Lentulus, Epistle of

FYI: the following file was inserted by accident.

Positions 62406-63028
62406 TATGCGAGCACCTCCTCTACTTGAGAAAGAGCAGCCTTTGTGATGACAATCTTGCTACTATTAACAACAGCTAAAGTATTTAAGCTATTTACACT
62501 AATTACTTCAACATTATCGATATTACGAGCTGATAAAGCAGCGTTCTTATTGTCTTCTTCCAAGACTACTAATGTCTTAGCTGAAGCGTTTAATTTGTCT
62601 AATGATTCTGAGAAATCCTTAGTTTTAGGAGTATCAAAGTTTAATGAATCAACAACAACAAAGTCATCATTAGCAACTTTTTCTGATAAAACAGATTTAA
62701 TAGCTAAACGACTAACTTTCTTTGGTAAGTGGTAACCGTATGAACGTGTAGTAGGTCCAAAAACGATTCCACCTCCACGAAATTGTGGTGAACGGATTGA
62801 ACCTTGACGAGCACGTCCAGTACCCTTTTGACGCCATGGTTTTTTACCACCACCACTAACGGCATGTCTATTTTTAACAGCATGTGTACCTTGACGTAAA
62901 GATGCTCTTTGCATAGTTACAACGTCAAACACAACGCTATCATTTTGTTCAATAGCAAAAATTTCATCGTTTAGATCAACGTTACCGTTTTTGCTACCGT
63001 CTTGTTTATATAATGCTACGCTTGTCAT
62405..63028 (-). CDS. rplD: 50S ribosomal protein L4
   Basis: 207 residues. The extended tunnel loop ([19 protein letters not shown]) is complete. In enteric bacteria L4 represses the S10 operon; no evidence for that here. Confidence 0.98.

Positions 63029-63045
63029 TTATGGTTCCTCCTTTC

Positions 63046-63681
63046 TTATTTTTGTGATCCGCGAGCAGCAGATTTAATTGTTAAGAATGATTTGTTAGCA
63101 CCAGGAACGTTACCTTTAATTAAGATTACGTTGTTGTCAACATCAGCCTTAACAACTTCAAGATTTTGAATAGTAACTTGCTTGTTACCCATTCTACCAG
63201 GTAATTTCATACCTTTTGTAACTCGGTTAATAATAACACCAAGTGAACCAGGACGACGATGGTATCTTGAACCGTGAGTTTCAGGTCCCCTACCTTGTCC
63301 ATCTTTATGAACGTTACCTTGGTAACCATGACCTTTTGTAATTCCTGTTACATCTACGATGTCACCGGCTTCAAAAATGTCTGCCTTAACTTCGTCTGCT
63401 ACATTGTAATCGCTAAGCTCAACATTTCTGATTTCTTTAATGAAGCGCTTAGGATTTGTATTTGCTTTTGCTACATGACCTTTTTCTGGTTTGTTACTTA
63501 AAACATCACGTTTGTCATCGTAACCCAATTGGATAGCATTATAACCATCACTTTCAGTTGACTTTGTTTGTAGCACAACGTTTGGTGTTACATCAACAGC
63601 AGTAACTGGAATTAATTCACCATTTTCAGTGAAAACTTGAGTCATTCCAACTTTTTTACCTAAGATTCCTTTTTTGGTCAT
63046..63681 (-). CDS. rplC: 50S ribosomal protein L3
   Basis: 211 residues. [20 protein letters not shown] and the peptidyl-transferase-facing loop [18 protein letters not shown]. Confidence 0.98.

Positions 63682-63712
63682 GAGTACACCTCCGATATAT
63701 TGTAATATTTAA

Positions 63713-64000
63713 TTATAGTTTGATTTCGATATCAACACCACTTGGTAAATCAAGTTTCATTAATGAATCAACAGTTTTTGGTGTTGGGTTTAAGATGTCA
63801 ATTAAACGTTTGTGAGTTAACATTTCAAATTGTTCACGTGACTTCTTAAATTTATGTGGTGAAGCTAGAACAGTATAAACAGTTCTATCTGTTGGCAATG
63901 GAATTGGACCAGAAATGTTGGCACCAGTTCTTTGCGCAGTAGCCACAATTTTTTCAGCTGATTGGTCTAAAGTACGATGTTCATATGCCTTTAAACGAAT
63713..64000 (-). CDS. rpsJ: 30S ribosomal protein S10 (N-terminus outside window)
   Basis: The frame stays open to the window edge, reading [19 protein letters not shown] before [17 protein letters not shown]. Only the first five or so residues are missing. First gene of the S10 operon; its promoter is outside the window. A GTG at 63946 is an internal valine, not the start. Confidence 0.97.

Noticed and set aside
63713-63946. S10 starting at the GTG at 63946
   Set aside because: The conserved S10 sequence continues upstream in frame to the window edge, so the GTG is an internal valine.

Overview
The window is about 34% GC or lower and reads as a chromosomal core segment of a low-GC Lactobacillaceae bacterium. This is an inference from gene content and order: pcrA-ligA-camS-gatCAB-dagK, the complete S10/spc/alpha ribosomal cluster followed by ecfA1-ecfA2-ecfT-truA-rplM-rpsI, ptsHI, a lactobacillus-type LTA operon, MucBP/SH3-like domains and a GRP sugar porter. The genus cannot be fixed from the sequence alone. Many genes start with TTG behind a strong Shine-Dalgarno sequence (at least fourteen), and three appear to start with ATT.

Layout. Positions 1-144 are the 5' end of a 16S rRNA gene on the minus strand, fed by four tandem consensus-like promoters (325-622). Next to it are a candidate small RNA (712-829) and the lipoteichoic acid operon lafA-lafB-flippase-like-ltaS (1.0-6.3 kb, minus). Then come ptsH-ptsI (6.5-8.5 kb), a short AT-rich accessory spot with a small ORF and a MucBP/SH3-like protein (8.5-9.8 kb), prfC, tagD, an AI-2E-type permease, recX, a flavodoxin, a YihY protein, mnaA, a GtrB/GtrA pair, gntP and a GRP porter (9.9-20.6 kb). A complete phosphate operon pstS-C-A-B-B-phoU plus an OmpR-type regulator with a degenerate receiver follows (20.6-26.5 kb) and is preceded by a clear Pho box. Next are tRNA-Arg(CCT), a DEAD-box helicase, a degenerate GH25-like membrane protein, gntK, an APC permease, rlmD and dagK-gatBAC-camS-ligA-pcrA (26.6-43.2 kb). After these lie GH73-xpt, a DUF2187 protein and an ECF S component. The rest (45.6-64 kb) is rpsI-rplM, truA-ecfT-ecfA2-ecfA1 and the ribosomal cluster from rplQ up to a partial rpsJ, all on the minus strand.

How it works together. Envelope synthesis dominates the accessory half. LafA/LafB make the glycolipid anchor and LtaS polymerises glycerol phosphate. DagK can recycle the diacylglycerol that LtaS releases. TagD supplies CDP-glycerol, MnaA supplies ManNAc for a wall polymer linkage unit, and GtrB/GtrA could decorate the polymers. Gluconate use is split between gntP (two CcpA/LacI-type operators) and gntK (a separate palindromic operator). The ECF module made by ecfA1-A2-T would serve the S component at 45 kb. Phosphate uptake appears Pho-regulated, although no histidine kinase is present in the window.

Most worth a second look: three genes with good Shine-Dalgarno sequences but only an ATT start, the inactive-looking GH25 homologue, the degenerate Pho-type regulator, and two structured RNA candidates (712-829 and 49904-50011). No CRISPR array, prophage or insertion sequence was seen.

Lentulus, Epistle Of (Epistola Lentuli), is the well-known title of an apocryphal letter on the physical appearance of Christ, which the Romish Church receives as authentic, and as having been written by Publius Lentulus, a Roman of Palestine, and perhaps of Jerusalem, to Rome. . Manuscript copies of it are to be found, according to Job. Albert Fabricius (Cod. apocryph. Novi Testamenti, 1:302), in several libraries of England, France, and Italy (viz., in those of the Vatican and of Padua), Germany (at Augsburg and Jena, where two copies formerly existed, one of which was embellished with a fine image of Christ, and had been presented to the elector Frederick the Wise by pope Leo X). A librarian of Jena, Christopher Mylius (Memorab. biblioth. academ. Jesensis, Jen. 1746, 8vo, p. 301 sq.), states that this copy was written in golden letters upon red paper, very richly bound, and beautifully illustrated. This copy, however, is lost. The work was first printed in the Magdeburg Centuries (q.v.) (Basil. 1559), 1:344; it was then reproduced in Mich. Neandri Apocrypha (Basil. 1567), p. 410 sq., afterwards in Job. Jac. Grynsei Monumenta s. Patrum orthodoxographa (Basil. 1569, fol.). Joh. Reiskius, in Exercitatt. histor. de imaginibus Jes. Chr. rel. (Jen. 1685, 4to), gave a twofold version of it, one after Grynaeus, the other a reproduction of that described by Mylius. This epistle was highly regarded in former times; the papal legate, Jerome Xavier, translated it into Portuguese (in his history of Christ, a work full of legends and fables), and from this language it was subsequently translated into Persian; Reiske and Fabricius translated it into German, and published it at Nurenberg and at Erfurt. It is also to be found in a condensed form in the introduction to the works of archbishop Anselm of Canterbury, which, though without date or name of place, are, from internal evidence, supposed to have been published at Paris towards the close of the 15th or the beginning of the 16th century; in this work it is accompanied by a description of the personal appearance of the Virgin Mary. In the earliest ages of the Church the question of the personal appearance of Christ while on earth had begun to attract considerable attention. Had there been anything positively known on the subject then, it would certainly have been eagerly received. Yet, although the Church fathers Justin, Tertullian, Hegesippus. and Eusebius mention a letter of Pilate to Tiberius, one of Abgarus to Christ, and one of Jesus to Abgarus, they make no mention of any letter of Lentulus concerning Christ. On the contrary, during the first century, while the Christian Church was suffering persecution, the impression prevailed, derived from Isa 53:2-3, that the Lord's personal appearance was very unprepossessing. But as the Church grew in prosperity and power this idea underwent a complete change. Eusebius and Augustine are heard to complain that nothing is known as to the Lord's personal appearance. In the Middle Ages a directly opposite opinion from that of the ancients prevailed, and the Lord was considered as having been an eminently handsome man, which opinion was only based on the passage Ps 45:2. In the works of the Greek historian Nicephorus (surnamed Callistus Xanthopulus), who lived in the 14th century, and whom Weismann considers a credulous, uncritical writer, we find a description of Christ's personal appearance, for which, however, the writer gives no authority, saying only that it is derived from the ancients. As it greatly resembles that of Lentulus, and perhaps served as its basis, we give it here as a curiosity: ῾Ημέντοι διάπλασις τῆς μορφῆς τοῦ κυρίου ἡμῶν Ι᾿ησοῦ Χριστοῦ, ὡς ἐξ ἀρχαίων παρειλήφαμεν, τοία δέ τις ὠς ἐν τύπῳ παραλαβεῖν ῆν, ὠραῖος μὲν ῆν τὴν ὄψιν σφόδρα. Τήν γε μὲν ἡλικίαν εἰτ οῦν ἀναδρομὴν τοῦ σώματος, ἑπτὰ σπιθαμῶν ῆν τελείων. Ε᾿πίξανθον ἔχων τὴν τρίχα καὶ οὐ πάνυ δασεῖαν, μᾶλλον μὲν οῦν καὶ πρὸς τὸ οὔλον μετρίως πῶς ἀποκλίνουσαν, μελαίνας δἐ γε τὰς ὄφρυς εῖχε καὶ τὸ πάνυ ἐπικαμπεῖς, τοὺς δὲ ὀφθαλμοὺς χαρόπουςτινὰς καὶ ἤρμα (sic !) ἐπιξανθίζοντας, εὐοφθαλμὸς δ᾿ην καὶ ἐπίῤῥιν τὴν μέντοι τρίχα τοῦ πωγῶνος ξανθὴν τινὰ εῖχε, καὶ οὐκ εἰς πολὺ καθειμένην. Μακροτέραν δὲ τὴν τρὶχα κεφαλῆς περιέφερεν οὐδέποτε γὰρ ξυρὸς ἀνέβη ἐπὶ τὴν κεφαλὴν αὐτοῦ οὐδὲ χεῖρ ἀνθρώπου, πλὴν τῆς μητρὸς αὐτοῦ νηπιάζοντιος. ῎Ηρεμα ἐπικλινὴς τὴν αὐχένα, ὡς μηδὲ πάνυ ὀρδίου, καὶ εὐτεταμένην ἔχειν τἡν ἡλικίαν τοῦ σώματος σιτόχρουςδὲ καὶ οὐ στρογγύλην ἔχων τὴν ὄφιν ἐτύγχανεν, ἀλλ᾿ éσπερ τῆς μητρὸς αὐτοῦ μικρὸν ὑποκαταβαίνουσαν, ὀλίγον δὲ ἐπιφοινισσομένην, ὅσον ὑποφαίνεν τὸ σεμνόν το καὶ τὸ σύνετον τοῦ ἤθους καὶ ἣμερον καὶ τὸ κατάπαξ ἀόργητον. Κατὰ πάντα δὲ ῆν ἐμφερὴς τῇ δείᾷ καὶ πανασπίλῳ ἐκείνου μητρί. Ταῦτα μὲν ἐντούτοις. Compare the articles CHRIST, IMAGES AND PORTRAITS OF; JESUS CHRIST (II, 11, in vol. 4, p. 884). The same tendency prevailed also in the Western Church until the Reformation, when Luther took a more reasonable view of the question, saying, "It is very possible that some may have been as handsome, physically, as Christ. Perhaps some were even handsomer, for we do not see it mentioned that the Jews ever wondered at his beauty." The same view was taken by a Roman Catholic writer (Il libro de forma Christi, Paris, 1649), who said that the Redeemer was not either ill favored nor more handsome than other men. In other cases, however, the Roman Catholic Church has retained the ideas presented in the epistle of Lentulus.